Landgraf, 14 S. Ct. at 1501. The relevant provision of the Clayton Act reviewed in American Steel Foundries v. Tri-City Central Trade Council, supra., altered the standard for evaluating the propriety of injunctive relief against labor picketers.

 In Pic-A-State PA. Inc. v. Commonwealth of Pennsylvania, 42 F.3d 175 (3d Cir. 1994), subsequent to the trial court declaring a Pennsylvania statute unconstitutional as violative of the Commerce Clause and entering an order permanently enjoining its enforcement, a federal statute was passed which made the conduct of a business that sells an interest in another state's lottery a federal crime. The Commonwealth of Pennsylvania then timely appealed the issuance of the permanent injunction and argued that the federal statute should be utilized by the appellate court in assessing the constitutionality of the state statute. The plaintiff disagreed and argued that to apply the federal statute would have a retroactive effect. Upon review, the appellate court held, in relevant part, that it was proper to apply the new statute in assessing the constitutionality of the state statute because, citing to Landgraf, to do so would not have a retroactive effect:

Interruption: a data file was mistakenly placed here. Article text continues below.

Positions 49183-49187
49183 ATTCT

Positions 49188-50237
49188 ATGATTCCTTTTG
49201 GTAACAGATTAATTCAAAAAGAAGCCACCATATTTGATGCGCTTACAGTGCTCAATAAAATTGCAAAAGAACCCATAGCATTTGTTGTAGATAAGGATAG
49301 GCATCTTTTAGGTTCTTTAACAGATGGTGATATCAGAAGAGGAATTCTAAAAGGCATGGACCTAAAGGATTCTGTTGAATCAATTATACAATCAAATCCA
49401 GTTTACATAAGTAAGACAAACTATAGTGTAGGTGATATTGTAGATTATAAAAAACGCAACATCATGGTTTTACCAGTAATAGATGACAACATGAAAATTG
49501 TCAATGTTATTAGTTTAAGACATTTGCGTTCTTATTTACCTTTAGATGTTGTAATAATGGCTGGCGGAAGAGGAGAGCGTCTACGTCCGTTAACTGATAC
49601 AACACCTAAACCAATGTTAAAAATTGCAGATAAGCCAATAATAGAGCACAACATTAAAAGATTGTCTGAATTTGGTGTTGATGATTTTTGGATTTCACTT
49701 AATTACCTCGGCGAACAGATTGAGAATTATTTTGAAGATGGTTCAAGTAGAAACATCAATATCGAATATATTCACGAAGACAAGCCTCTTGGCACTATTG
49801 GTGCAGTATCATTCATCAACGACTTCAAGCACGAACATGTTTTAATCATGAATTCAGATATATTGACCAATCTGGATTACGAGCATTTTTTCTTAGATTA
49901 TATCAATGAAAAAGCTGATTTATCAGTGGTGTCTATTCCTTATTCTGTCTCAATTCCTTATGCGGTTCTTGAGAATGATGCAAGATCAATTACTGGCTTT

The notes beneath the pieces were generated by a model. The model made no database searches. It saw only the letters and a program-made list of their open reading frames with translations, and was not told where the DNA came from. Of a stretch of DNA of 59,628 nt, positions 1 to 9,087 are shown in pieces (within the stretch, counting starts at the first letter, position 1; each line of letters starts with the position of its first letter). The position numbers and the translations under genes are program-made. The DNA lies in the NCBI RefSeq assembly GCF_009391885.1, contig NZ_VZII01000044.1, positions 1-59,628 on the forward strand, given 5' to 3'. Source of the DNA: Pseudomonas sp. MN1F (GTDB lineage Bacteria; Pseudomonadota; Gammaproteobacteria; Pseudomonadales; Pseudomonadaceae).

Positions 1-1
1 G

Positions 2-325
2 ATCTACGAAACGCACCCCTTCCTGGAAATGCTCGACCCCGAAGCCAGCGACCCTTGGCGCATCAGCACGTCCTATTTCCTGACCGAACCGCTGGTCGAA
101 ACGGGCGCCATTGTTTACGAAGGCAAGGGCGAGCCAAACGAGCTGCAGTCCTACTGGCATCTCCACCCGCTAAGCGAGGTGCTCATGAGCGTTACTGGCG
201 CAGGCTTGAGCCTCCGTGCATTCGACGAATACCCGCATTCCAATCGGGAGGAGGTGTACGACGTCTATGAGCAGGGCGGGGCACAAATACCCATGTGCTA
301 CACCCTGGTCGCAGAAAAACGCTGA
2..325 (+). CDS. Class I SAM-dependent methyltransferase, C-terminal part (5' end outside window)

in the matter before us, application of the [federal statute] to the issue presented to this court attaches no new legal consequences to the activity engaged in by [the plaintiff] prior to the enactment of the [federal statute]. In its complaint, [the plaintiff] sought an injunction to bar the prospective enforcement of [the state statute] following its . . . effective date. As the Supreme Court has noted, "relief by injunction operates in futuro. When the intervening statute authorizes or affects the propriety of prospective relief, application of the new provision is not retroactive".

 Pic-A-State, PA, Inc., 42 F.3d at 178 (internal citations omitted).